Sidney Powell | Jill Nolin/Georgia Recorder
The state of Michigan has been awarded nearly $22,000 as part of previously-granted sanctions against the so-called “Kraken” attorneys, who brought frivolous, misinformation-laden claims before Michigan courts last year in an attempt to overturn the 2020 presidential election for former President Donald Trump.
“The awarding of fees further holds accountable the attorneys who worked to distort our democracy in favor of lining their own pockets,” Nessel said in a statement Friday. “These attorneys demonstrated a flagrant disregard for the law and attempted to use the courts to further a false and destructive narrative.
“While there is likely no amount of money that can undo the damage they caused, I am happy to see these sanctions handed down.”
In total, a federal judge has ordered the nine attorneys involved in the failed lawsuit to pay $175,250.37 in sanctions. That includes $21,964.75 to the state of Michigan and $153,285.62 to the city of Detroit.
“There are consequences to filing meritless lawsuits to grab media attention and mislead Americans,” Benson said Friday. “The sanctions awarded in this case are a testament to that, even if the dollar amounts pale in comparison to the damage that’s already been done to our nation’s democracy.”
In her 110-page opinion in August granting the sanctions, U.S. District Court for the Eastern District of Michigan Judge Linda Parker wrote that the lawsuit “represents a historic and profound abuse of the judicial process” and “should never have been filed.”
Nessel, Gov. Gretchen Whitmer and Secretary of State Jocelyn Benson have pushed to disbar four of the attorneys in the case, namely Michigan attorneys Greg Rohl, Scott Hagerstrom and Stefanie Junttila and Texas attorney Sidney Powell.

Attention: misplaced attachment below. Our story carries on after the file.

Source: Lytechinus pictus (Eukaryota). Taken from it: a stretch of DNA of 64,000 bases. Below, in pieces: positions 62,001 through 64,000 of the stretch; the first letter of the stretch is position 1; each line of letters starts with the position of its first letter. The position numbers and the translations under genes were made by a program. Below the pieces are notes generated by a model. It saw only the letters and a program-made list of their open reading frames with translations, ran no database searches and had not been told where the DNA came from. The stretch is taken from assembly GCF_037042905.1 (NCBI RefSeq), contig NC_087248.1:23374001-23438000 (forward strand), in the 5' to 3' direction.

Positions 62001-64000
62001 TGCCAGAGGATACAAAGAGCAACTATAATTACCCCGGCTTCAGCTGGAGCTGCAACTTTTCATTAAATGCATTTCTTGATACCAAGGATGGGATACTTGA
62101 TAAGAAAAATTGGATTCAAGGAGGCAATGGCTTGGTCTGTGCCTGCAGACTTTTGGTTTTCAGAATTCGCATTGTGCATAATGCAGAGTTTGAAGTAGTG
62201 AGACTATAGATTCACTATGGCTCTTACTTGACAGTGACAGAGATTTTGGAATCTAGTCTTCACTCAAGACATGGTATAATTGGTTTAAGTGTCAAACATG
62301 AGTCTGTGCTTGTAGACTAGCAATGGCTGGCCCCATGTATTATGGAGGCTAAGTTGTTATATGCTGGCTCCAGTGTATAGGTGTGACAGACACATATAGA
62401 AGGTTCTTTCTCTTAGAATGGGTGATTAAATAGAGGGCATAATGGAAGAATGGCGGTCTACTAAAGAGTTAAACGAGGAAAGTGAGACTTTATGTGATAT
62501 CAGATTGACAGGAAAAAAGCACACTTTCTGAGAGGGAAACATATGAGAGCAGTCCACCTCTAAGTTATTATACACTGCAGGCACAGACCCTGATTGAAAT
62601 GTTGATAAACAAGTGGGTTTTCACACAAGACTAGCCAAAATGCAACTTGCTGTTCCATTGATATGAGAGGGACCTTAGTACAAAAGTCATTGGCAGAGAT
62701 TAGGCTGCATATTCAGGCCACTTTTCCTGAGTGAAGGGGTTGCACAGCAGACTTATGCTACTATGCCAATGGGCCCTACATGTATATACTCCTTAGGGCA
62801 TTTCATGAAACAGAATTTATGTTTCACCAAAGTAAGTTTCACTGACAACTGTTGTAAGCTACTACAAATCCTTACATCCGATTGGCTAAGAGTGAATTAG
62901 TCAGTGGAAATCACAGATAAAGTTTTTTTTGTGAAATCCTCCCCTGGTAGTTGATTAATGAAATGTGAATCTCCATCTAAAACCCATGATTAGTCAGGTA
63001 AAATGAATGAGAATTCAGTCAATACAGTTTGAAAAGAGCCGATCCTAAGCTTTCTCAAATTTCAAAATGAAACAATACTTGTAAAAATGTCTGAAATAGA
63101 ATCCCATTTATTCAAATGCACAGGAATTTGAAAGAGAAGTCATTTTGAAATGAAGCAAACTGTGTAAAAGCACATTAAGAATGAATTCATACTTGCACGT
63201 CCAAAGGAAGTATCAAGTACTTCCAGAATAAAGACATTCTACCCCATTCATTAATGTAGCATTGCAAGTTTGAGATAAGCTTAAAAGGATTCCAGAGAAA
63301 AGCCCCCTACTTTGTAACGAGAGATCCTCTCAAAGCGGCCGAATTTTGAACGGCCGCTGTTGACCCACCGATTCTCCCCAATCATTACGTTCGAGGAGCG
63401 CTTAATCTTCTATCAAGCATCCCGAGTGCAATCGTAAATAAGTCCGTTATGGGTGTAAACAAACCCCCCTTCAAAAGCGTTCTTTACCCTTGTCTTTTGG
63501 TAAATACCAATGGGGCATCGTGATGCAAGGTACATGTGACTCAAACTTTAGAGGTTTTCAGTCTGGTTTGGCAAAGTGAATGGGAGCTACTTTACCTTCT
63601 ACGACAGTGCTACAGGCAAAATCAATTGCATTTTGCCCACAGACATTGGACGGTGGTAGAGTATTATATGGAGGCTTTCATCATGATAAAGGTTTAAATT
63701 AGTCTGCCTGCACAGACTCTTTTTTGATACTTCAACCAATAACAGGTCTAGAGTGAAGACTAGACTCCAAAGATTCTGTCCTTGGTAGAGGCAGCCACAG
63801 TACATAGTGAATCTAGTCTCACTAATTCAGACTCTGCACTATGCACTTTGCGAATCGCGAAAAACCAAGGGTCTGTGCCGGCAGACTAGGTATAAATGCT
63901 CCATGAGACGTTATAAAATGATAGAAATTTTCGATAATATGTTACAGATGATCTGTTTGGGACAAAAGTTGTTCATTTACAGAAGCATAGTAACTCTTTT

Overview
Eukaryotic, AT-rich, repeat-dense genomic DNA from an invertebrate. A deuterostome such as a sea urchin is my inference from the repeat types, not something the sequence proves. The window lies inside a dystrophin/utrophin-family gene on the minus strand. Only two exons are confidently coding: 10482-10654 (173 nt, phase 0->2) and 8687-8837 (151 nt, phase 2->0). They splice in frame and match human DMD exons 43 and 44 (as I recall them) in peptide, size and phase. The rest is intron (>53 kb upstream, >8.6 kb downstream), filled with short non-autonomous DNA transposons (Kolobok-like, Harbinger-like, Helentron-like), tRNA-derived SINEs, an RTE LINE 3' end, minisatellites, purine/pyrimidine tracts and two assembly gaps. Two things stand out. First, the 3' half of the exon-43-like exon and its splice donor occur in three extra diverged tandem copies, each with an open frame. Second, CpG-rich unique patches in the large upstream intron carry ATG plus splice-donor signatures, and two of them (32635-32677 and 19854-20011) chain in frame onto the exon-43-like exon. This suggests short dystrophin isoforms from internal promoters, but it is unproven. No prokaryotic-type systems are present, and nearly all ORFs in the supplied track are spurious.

Powell is a QAnon conspiracy adherent, the public face of the “Kraken” lawsuits and a former Trump campaign lawyer. Hagerstrom is the former head of Americans for Prosperity-Michigan and was the director of Trump’s 2016 Michigan campaign.
The failed lawsuit in question had cited unsubstantiated claims of widespread voter fraud and other alleged misconduct in Michigan’s election process in an effort to overturn President Joe Biden’s victory in the state.
Biden beat Trump in Michigan by more than 154,000 votes, while more than 250 state and local audits found no evidence of widespread voting problems or fraud.
In the August opinion and order first granting the sanctions, Parker wrote that the attorneys “abused … well-established rules” in litigation by proffering claims not backed by law or evidence, and instead proffering claims based on “speculation, conjecture, and unwarranted suspicion,” among other misdeeds.
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